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The Rewards of Being a Missionary Kid in Vanuatu: Angelene’s Story

by | Wed, Mar 20 2024

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Eighteen-year-old Angelene White has fond memories of missionary life in Vanuatu. Her parents, Danny and Janice, were starting a church and Angelene’s earliest memory was of playing with the local children in Port Vila as a six-year-old. The people of Vanuatu are very friendly and welcoming, and although most of the children couldn’t speak English, they played happily together. As Angelene got older, the language barrier became a challenge. Over time, Angelene learnt the local language of Bislama.  

Today, Angelene and her parents are missionaries on Tanna Island, located in southern Vanuatu and famous for Mt Yasur, the world’s most accessible active volcano. Angelene has seen the volcano erupt several times, describing it as breathtaking.  The Rewards of Being a Missionary Kid in Vanuatu: Angelene’s Story

Angelene shared the challenges of living in a third-world country where there’s no plumbing, hot water, bathrooms, or even a proper roof on their house. The most challenging is the lack of adequate medical care. Danny and Janice flew to Sydney when it was time for Janice to give birth to Angelene. Even today, the lack of medical care means flying people out of the country, which is expensive and not always possible. This is one reason Angelene feels called to medical studies. 

Seeing God at Work 

Angelene enjoys being a part of her parents’ mission work. She’s been able to meet people from different cultures and other missionaries, and seeing God at work is very rewarding. Working with the local children brings her so much joy and she finds the simple things are the most rewarding. These usually go hand in hand with being tired and dirty, which Angelene says is 80% of the time.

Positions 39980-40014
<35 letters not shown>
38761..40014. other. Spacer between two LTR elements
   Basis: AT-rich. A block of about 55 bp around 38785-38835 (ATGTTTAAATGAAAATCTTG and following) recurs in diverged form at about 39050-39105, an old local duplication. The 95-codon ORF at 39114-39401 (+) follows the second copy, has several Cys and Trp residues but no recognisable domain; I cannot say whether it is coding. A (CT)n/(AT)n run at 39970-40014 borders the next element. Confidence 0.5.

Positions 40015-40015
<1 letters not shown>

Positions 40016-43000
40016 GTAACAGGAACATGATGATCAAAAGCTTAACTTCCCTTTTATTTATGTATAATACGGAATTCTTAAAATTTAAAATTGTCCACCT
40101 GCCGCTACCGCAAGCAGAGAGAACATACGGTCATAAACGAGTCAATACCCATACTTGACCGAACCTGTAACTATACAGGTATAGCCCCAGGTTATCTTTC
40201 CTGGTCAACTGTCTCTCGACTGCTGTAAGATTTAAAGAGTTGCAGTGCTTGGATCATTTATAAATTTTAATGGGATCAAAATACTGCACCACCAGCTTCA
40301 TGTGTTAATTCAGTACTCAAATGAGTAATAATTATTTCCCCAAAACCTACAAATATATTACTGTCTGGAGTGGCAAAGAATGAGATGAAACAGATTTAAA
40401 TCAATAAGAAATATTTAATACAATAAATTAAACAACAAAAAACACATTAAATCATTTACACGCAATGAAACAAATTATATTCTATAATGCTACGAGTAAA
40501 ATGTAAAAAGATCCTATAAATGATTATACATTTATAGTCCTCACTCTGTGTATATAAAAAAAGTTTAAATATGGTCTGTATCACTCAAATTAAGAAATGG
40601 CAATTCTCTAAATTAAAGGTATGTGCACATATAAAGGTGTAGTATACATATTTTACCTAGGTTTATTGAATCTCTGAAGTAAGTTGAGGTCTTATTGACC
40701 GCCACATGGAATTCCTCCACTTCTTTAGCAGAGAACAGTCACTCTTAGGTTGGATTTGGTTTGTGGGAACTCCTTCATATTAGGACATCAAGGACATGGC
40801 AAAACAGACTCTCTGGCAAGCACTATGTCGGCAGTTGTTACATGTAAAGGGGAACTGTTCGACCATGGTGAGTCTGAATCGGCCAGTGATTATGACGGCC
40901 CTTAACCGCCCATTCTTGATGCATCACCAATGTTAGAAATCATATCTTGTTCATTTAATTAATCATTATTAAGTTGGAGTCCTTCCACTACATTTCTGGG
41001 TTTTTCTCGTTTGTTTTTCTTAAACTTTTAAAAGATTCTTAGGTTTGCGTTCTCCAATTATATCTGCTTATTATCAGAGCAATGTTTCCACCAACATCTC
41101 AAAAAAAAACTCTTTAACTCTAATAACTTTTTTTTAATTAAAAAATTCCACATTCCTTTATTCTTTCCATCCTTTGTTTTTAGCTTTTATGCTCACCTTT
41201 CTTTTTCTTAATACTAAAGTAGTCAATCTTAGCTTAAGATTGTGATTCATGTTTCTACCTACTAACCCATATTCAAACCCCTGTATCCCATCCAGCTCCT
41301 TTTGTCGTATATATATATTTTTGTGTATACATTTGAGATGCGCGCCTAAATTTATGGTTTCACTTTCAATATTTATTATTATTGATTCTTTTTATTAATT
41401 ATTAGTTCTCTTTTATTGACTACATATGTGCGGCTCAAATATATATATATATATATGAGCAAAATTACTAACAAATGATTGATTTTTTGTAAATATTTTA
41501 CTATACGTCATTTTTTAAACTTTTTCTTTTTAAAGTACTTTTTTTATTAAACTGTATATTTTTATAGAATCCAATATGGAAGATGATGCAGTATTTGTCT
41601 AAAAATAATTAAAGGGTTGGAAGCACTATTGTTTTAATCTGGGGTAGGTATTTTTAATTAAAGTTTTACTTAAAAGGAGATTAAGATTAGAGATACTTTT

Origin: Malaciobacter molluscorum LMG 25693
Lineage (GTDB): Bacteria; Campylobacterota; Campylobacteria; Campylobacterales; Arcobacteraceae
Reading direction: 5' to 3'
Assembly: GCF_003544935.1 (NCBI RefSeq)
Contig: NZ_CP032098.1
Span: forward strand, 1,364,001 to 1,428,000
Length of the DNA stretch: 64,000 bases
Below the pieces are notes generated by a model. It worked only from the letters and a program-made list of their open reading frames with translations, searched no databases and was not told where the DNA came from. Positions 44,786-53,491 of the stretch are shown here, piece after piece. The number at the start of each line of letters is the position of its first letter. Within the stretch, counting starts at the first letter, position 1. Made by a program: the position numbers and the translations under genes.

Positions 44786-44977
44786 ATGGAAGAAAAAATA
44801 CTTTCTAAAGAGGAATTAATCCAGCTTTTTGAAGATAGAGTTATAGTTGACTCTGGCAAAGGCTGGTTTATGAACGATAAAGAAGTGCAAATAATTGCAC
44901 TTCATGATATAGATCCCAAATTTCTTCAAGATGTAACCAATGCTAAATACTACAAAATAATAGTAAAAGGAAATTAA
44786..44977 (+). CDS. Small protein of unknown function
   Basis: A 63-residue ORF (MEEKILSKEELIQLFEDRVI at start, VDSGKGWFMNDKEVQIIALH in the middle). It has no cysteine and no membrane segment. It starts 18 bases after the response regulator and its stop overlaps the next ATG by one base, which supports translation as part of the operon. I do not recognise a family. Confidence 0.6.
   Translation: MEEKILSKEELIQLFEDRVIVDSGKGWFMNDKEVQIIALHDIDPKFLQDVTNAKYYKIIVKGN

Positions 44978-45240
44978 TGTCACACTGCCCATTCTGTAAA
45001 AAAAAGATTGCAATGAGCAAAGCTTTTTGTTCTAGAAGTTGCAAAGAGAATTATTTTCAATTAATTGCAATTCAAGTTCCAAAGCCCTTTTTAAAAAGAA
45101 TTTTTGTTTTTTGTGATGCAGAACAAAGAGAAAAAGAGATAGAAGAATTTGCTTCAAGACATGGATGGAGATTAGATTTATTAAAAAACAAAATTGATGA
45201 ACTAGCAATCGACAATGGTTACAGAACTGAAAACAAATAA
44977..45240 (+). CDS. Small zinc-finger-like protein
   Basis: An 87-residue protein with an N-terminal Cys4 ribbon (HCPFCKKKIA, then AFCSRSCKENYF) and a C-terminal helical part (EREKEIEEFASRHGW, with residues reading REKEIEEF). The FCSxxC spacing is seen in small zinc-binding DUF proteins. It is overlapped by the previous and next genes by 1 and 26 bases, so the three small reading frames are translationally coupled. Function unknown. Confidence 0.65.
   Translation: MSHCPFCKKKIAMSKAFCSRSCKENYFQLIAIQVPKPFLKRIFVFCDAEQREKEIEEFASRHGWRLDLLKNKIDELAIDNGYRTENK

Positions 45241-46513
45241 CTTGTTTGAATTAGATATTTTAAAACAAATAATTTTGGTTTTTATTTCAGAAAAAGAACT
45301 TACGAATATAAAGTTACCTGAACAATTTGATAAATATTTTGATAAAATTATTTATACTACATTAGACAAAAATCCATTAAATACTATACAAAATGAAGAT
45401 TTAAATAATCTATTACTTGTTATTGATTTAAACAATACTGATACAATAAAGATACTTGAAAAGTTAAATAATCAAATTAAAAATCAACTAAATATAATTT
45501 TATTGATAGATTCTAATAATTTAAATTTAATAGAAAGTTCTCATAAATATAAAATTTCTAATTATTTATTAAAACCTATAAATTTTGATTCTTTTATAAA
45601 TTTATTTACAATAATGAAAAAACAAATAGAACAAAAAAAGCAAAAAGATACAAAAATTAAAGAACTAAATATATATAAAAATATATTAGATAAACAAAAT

‘I mostly work quietly behind the scenes, cleaning, translating when mission teams come over, and writing reports. I am blessed with the opportunity to work with and teach the one to thirteen-year-old kids in Sunday School, which is the highlight of my work,’ said Angelene. ‘I can’t really say who has been saved directly due to my ministry. I know I have an effect, and that effect is only made through God and is for the good of God’s work. I have led friends to Christ in Australia, but as I was only saved when I was 12 and my time has been split between living in Vanuatu and Australia, I would say that my part in the ministry is still taking shape and will develop in God’s timing.’ 

Finding Strength in God 

Angelene draws strength from Isaiah 41:10, where God reminds her that when troubles, fears, and doubt surround you, it can be so easy to go to God as a last resort or forget He is there.  

‘This verse reminds us that as believers, we always have God beside us. He will never leave us. This is an important thing for young people today to remember,’ said Angeline. ‘We often feel surrounded by hate, prejudice, and judgment by others in this current culture, but we as young people need to always remember that God is our only judge. As harsh as it sounds, those who are judging us and trying to stop us from walking in our faith will one day be judged by God and have to answer to Him. So, instead of fearing people, let us fear God. Not in a frightened, worried way, wondering if He is going to rain down judgment on us, but rather let us fear Him with praise and glory because He saved us from Hell through Christ Jesus. Let us not be afraid, or frankly even care, about the opinions of others but instead tell them about Him. Tell them of His love and His care for them just as He cares for you.’  

‘I’m not a special person. I struggle with this so much, and often I fail. I almost never feel confident when it comes to sharing God with others, but God is so good in that He doesn’t ask us to feel brave; He just asks us to be brave. Isaiah 41:10 says, “Be not dismayed for I am your God. …” So, as hard as this may seem, how can you share your faith? Invite someone to church. Ask your co-workers if they need prayer. If they say no, you might feel stupid for a second, but then what? As teens, we often feel embarrassment or rejection is the worst thing we could feel, but when we remember that Christ DIED for us, it can put those feelings in perspective. God says three times in Isaiah 41:10 that He will do something. He will strengthen, uphold, and help you. So, who can you lead to Christ today?’